Pulling Out

K.C. Mead-Brewer

There’s an animal outside my window. It’s looking at me. I was just doing nothing here at the kitchen table, scrolling through shit on my phone, trying to beat this insomnia, crying again for some unknown reason, and then HEY! There it was. There it is. This thing, sitting outside the sliding glass door, in the dark, on the porch, looking at me. I don’t know what kind of animal it is. I can’t tell. 


It won’t quit staring at me. Directly into my eyes. Which means I can’t look away either. I tried to for a second, just to see if maybe it’d be gone when I looked back, but nope, still there. Still staring. Its eyes are dark sucking holes. Large as a cartoon princess’s. 


I’ve tried explaining to Erik why all those kiddie princess movies freak me out. How could eyes like that ever belong to anything that didn’t creep around in the dark? Something with claws. Something with fangs.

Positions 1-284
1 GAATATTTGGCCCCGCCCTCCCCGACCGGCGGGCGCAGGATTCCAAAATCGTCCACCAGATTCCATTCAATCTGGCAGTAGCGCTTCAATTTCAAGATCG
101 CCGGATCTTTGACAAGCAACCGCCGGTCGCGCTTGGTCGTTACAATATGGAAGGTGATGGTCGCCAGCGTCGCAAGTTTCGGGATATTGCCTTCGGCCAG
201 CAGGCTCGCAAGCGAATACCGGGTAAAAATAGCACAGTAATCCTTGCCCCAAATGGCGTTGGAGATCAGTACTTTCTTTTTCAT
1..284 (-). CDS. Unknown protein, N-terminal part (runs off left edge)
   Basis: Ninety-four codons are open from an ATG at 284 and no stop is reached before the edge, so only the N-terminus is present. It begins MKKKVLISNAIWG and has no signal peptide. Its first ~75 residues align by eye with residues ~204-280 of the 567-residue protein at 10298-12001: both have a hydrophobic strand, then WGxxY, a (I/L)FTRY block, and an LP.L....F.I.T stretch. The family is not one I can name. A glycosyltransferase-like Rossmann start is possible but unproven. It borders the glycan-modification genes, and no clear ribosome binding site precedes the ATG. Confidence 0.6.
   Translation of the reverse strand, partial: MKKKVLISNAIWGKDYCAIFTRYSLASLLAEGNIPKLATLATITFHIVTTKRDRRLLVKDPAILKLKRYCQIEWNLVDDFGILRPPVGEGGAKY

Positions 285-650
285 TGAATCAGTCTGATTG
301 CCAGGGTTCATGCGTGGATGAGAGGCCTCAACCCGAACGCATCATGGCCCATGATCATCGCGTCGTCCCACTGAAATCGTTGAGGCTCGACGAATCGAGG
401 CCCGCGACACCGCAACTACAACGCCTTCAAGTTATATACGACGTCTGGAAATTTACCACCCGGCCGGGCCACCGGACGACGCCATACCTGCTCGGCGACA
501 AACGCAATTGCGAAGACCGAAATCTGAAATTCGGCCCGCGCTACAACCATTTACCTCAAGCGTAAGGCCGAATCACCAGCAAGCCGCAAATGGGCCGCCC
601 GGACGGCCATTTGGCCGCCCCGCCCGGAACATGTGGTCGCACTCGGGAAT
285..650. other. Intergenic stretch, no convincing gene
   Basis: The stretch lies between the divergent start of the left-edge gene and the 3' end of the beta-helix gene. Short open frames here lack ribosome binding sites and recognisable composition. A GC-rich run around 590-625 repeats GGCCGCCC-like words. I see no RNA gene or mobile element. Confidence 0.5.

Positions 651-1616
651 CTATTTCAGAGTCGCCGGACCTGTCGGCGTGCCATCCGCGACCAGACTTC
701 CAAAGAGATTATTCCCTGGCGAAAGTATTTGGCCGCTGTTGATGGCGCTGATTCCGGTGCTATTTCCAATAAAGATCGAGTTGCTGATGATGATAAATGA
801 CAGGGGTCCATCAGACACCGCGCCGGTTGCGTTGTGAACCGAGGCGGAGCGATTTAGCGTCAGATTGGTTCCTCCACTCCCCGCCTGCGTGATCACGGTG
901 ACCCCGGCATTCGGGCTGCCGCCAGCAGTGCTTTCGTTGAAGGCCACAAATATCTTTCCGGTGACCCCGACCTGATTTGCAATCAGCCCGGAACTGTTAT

In this way, in the eyes, it does sort of remind me of a princess, this animal, the darker fairytale version my oma used to tell me about. The kind of princess that’s cursed to live inside the body of a beast. To release such a damsel, you have to sing a sweet song, cut off the creature’s legs and arms and head, and then wait till morning. By daybreak, if you aren’t under arrest, you’re dating royalty. 


Not that I could cut off this thing’s legs even if it wanted me to. Erik and I, we’d imagined ourselves safe against home invaders since moving out to the middle of woodland-nowhere, but not two days ago some weirdo broke in and made off with every single one of our knives: bread, butter, cleaver, fillet, the whole lot.